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I'm sure we will start to see less cars on the highway and more cars in the HOV lane. My parents, I know, now carpool with their friends, taking three cars off the highway, and will use commuter rail once it opens down here. I saw gas stations selling gas for $2.45. It is estimated that each car will use about $2,400 of gas this year. Many people will not be able to afford that. I believe that this commuter rail will be a bigger success than you guys think. Gas could easily hit $2.90 to $3 plus by the end of this year. It is ridiculous, but we can't stop it. We have no choice but to go along with it.

I had my speech. Sorry if I kinda lost it. I'm done now. Thanks.

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I agree with cheerio about the gas price and we have to take baby steps but i feel that all those condo going up down west end and midtown in general. We will see a light rail system because Nashville is growing right before are eyes.

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According to my neighborhood gas station manager, he expects to be putting up a "3" before the end of the week. He said to expect $3.10 for regular by Friday...he seemed serious, but who knows. I filled up both cars anyway to save a few bucks. Today, I'm trying to recruit and additional person for my carpool. That's about all I can do.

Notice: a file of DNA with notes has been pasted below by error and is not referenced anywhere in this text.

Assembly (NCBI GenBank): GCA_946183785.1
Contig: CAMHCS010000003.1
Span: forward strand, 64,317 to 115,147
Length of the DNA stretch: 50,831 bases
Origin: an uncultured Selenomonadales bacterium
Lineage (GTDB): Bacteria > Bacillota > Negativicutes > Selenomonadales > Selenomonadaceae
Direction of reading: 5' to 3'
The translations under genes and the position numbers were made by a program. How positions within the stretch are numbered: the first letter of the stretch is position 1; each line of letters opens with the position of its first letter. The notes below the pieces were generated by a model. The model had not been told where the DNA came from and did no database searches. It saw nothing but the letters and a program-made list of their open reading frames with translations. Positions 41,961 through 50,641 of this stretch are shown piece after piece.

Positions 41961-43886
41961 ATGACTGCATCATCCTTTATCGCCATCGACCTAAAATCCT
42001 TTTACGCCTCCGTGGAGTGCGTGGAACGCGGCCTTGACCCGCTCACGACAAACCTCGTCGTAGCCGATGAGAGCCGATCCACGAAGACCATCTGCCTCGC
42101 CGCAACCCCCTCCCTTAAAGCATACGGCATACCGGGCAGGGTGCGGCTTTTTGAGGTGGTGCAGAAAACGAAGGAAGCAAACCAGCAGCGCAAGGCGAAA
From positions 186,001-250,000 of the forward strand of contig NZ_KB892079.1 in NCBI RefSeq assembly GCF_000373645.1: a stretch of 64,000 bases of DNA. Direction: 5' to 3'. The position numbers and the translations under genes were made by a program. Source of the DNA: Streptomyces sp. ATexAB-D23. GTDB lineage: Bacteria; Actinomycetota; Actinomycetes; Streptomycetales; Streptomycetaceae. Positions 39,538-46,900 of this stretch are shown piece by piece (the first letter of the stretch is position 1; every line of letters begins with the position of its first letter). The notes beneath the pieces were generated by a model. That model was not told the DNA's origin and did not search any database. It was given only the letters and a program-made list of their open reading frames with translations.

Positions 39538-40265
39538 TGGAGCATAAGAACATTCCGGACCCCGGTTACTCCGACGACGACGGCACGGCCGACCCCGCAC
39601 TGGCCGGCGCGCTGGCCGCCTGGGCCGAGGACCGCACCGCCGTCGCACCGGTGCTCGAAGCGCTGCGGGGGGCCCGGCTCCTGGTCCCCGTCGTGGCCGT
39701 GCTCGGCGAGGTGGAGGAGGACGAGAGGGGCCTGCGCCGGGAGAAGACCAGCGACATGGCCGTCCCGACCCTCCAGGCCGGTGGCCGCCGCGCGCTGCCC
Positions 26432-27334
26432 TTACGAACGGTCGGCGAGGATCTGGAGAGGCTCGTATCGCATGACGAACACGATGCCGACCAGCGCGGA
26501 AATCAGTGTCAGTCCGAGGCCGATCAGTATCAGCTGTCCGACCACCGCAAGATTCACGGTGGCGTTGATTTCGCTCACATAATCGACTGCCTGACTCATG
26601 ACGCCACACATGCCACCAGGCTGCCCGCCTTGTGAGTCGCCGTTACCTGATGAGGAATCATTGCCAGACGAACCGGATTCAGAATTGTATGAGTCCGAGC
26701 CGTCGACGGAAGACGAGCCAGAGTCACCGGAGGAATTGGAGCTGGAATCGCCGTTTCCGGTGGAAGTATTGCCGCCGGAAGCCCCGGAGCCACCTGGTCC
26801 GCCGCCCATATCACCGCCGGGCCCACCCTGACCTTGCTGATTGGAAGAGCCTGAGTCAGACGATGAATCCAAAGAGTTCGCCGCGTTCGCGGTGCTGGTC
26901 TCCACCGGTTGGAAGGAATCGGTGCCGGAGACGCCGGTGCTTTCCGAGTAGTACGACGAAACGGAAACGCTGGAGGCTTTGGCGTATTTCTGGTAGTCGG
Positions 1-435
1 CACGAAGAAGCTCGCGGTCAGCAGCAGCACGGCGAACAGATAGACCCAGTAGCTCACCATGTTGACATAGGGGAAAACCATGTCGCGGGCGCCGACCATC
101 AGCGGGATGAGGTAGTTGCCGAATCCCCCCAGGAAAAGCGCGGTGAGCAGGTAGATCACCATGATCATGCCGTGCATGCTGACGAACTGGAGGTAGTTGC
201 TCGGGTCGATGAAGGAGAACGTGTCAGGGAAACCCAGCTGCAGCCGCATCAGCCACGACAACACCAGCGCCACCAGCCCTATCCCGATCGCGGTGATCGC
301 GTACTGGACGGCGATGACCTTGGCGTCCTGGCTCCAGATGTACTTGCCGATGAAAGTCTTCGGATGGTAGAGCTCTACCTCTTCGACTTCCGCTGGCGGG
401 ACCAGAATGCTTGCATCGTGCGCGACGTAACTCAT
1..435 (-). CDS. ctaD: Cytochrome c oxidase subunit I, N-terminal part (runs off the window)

I hope the gas station was wrong. Of course, adjusted for inflation, this will be about the same as the price of gas in 1980 when it hit its record highs then. It still just stinks.

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The gas situation has prompted 2 of my co-workers to ask me about MTA just this week. I'm routinely ribbed here at the office as the only guy who takes the bus to/from work. All my proselytizing about the social & environmental benefits of mass transit have fallen on deaf ears...until now. Once it starts to affect one's pocketbook, things change. I've noticed a few more "newbies" catching the bus, too... Dave - glad to hear you're carpooling!